Macroeconomics and the Environment

Macroeconomics and the Environment

Essays on Green Accounting

Advances in Ecological Economics series

Salah El Serafy

Though scientists and environmentalists have long expressed concern over the rapid deterioration of the global environment, economists have largely failed to recognize the issue’s relevance to their field. Salah El Serafy argues for an increased focus on the economic aspects of environmental degradation, calling for a fundamental shift in how economists measure and discuss national income.

Chapter 11: Hartwick’s contribution

Salah El Serafy

Subjects: economics and finance, environmental economics, international accounting, environment, ecological economics, environmental economics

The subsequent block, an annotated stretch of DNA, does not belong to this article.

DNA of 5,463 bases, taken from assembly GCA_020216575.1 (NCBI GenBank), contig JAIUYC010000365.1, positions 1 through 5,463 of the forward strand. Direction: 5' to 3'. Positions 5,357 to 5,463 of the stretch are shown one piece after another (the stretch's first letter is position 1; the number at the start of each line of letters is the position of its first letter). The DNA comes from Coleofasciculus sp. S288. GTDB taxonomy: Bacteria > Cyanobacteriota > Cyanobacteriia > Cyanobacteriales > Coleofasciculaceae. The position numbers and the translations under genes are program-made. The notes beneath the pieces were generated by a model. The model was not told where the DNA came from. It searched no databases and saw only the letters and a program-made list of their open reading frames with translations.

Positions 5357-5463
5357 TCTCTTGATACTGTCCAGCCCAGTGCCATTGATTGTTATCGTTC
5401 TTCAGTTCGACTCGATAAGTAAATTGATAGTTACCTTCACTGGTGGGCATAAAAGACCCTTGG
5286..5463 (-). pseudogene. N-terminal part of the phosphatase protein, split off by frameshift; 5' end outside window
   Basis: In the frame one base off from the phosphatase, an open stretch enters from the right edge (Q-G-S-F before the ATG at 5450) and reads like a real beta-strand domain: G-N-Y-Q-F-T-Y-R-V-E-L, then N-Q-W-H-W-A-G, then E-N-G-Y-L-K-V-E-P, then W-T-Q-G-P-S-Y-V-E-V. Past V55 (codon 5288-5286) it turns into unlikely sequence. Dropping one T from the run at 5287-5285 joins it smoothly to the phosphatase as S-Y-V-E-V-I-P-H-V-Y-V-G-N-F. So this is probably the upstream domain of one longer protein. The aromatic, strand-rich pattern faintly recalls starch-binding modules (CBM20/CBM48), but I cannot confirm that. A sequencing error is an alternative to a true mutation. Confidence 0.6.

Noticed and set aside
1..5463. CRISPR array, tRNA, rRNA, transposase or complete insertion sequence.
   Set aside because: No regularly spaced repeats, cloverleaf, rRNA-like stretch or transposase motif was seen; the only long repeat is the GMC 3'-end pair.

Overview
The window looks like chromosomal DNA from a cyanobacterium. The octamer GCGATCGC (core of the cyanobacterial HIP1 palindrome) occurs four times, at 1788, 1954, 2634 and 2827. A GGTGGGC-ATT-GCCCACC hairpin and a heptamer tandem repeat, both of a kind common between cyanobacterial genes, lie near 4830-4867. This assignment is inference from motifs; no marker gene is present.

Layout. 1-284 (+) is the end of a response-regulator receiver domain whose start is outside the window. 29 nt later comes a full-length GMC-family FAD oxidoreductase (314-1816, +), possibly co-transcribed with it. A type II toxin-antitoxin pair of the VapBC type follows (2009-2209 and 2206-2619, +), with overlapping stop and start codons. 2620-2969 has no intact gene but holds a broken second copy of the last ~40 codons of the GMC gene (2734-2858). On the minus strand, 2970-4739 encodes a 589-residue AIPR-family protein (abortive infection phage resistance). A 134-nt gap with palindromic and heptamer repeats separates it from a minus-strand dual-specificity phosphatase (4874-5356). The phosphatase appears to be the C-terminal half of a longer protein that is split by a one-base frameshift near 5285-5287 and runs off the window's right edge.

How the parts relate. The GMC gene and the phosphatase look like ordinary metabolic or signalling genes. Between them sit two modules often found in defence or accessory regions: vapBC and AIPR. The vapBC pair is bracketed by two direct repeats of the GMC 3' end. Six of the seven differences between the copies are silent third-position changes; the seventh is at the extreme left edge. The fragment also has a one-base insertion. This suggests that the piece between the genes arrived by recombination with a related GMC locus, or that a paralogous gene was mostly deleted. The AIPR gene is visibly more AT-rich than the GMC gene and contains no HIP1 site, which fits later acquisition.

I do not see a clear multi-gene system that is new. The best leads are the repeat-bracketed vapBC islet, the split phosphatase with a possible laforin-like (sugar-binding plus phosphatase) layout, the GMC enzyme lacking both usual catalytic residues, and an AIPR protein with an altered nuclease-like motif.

The preceding chapter was devoted to misunderstandings of the user-cost method but John Hartwick merits special treatment for three reasons. First, he spent a great deal of time and effort analyzing my method and relating it to his own work, paying special attention to its antecedents; he had dug up my 1981 paper on ‘Absorptive capacity, the demand for revenue and the supply of petroleum’, which contained my user-cost formula. A second reason for devoting this chapter to him is that he is too important an environmental economist to share my foray against the national accountants and others named in the preceding chapter. Third, many people seem to have read his critique of my method and accepted his interpretations at face value. Some of his interpretations, I believe, distort my approach in important ways. On balance, however, the effect of his comments on my work has been positive for he brought the attention of a large audience to the user-cost method. Initially, his reactions to my ideas were affirmative, but gradually he came to temper his early enthusiasm with reservations.

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